April 22, 2021

Duckworth, Booker, Carper and Ruiz Introduce Bill to Address COVID-19’s Impact on Communities Plagued By Environmental Injustice


[WASHINGTON, DC] – On the second anniversary of U.S. Senators Tammy Duckworth (D-IL), Cory Booker (D-NJ) and Tom Carper (D-DE) founding the Senate’s first-ever Environmental Justice Caucus, the Senators introduced legislation that would help support communities experiencing environmental injustices, which has been exacerbated by the deadly COVID-19 pandemic. Specifically, the Environmental Justice for Communities Act would ensure EPA continues a trio of environmental justice programs, while authorizing $50 million annually to support these initiatives. U.S. Representatives Raul Ruiz, M.D. (D-CA-36) introduced a companion bill in the U.S. House of Representatives.

“Communities of color and low-income communities face public health challenges at alarming rates, and these challenges—like high rates of asthma caused by poor air quality—make these communities especially vulnerable to the impacts of the COVID-19 pandemic,” said Duckworth. “I’m proud to join with colleagues in the House and Senate to introduce legislation that would ensure EPA continues critical environmental justice programs, while providing robust funding that will support communities of color which have been hardest hit by the deadly COVID-19 public health crisis.”

“The coronavirus is invisible but it has exposed so much of the reality we must now confront: even without COVID-19 plaguing us, communities of color, low income communities, and indigenous communities suffer disproportionate harm from pollution, including higher rates of cancer, birth defects, asthma, and more,” said Booker. “As we work to tackle this virus and plan for the future, we cannot afford to go back to what was normal before the pandemic. We must work to build a new normal, and this legislation is an important first step.”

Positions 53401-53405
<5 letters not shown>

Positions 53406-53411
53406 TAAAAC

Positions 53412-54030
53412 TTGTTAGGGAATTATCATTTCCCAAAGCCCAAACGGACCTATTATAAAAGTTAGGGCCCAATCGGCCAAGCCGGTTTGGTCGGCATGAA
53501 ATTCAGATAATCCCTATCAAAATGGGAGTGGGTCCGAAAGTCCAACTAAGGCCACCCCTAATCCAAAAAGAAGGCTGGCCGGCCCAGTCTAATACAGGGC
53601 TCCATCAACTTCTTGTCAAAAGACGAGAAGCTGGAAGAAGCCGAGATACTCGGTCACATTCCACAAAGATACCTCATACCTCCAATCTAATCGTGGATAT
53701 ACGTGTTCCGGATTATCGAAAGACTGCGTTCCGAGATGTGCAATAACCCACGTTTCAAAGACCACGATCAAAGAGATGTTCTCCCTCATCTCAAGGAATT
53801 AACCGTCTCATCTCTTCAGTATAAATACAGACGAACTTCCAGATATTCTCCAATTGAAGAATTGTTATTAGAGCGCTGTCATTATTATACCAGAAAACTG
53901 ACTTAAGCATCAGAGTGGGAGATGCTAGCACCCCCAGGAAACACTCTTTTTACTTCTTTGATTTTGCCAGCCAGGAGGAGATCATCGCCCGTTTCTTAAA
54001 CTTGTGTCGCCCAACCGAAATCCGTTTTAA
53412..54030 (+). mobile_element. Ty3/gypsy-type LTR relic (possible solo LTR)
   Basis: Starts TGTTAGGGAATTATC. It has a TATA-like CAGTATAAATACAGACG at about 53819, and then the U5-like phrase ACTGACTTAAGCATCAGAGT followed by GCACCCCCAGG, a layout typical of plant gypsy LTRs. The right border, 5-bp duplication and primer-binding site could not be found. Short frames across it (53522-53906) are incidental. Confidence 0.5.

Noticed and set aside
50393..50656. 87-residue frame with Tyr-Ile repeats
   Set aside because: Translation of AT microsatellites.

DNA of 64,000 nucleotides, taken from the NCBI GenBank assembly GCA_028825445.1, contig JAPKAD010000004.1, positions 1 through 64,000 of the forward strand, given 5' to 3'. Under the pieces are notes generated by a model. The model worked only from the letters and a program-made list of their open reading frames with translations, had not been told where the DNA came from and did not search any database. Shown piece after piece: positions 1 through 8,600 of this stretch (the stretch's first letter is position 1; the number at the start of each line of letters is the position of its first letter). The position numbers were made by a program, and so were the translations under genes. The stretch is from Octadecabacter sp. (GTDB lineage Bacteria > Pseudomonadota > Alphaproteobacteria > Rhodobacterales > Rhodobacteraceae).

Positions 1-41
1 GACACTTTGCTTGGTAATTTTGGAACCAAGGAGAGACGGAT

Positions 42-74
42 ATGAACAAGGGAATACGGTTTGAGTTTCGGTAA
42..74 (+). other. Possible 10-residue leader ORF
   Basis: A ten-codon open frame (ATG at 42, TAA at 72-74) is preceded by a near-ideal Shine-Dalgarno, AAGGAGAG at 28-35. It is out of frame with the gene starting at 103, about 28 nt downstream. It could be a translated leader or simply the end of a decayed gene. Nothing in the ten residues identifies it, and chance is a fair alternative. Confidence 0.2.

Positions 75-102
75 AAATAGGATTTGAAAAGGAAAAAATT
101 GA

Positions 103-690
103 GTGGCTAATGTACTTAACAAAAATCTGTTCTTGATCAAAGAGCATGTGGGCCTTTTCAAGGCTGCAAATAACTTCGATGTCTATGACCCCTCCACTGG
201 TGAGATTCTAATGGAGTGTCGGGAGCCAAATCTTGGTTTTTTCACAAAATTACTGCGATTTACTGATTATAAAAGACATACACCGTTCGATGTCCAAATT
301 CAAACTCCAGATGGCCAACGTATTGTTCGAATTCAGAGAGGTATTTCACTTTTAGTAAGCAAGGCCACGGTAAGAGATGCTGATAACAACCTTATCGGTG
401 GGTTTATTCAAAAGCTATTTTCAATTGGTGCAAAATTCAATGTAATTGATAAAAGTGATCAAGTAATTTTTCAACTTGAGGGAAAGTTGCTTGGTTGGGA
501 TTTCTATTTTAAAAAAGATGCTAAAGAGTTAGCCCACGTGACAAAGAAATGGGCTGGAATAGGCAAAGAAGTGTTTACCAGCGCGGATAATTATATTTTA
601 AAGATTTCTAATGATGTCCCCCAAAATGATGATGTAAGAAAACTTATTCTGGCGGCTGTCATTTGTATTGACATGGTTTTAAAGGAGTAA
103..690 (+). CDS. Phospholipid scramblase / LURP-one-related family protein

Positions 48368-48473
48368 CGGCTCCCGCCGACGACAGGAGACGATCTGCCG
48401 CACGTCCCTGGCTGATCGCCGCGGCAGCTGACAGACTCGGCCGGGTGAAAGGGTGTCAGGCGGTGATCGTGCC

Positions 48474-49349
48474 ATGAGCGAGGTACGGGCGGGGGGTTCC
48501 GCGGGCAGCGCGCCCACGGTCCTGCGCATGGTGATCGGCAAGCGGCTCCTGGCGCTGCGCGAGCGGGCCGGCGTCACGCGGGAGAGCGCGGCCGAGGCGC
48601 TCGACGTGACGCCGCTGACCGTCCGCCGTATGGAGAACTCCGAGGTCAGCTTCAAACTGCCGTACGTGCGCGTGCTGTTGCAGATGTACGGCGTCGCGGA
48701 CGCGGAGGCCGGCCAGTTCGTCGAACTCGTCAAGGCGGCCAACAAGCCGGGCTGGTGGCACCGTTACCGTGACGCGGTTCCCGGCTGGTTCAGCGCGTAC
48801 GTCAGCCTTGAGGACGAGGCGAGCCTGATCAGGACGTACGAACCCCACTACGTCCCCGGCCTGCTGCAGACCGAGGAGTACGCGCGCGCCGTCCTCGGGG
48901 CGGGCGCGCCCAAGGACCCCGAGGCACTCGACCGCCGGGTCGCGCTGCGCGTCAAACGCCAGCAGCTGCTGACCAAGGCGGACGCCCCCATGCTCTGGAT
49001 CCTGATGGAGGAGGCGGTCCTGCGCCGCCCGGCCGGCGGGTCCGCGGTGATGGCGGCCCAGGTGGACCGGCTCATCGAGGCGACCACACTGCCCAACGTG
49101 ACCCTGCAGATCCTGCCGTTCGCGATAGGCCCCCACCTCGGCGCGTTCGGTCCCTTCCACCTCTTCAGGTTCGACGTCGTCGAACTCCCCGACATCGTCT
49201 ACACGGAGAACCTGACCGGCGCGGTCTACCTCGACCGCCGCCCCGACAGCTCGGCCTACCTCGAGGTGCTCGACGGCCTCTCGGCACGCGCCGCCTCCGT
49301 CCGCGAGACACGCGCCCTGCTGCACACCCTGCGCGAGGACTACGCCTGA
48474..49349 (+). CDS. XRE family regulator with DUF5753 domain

“For too long environmental justice programs at EPA have not had the same legal footing as other programs,” said Carper. “This legislation puts them on an even playing field, ensuring that EPA continues to devote resources to environmental justice communities. As Chairman of the Senate Committee on Environment and Public Works, I’m focused on putting equity and justice at the center of our efforts and I’m pleased to introduce this bill today that advances that critical goal.”

The Environmental Justice for Communities Act would ensure EPA continues the Environmental Justice Small Grants Program, the Environmental Justice Collaborative Problem-Solving Cooperative Agreement and the Community Action for a Renewed Environment Grant Program with the purpose of monitoring pollution in or near communities experiencing environmental injustices and investigating the disproportionate impacts of the COVID–19 pandemic on those communities.

The Environmental Justice Small Grant Program is a competitive grant that local community groups can apply for to mitigate local instances of environmental injustices. Environmental Justice Small Grants fund projects up to $30,000, depending on the availability of funds in a given year.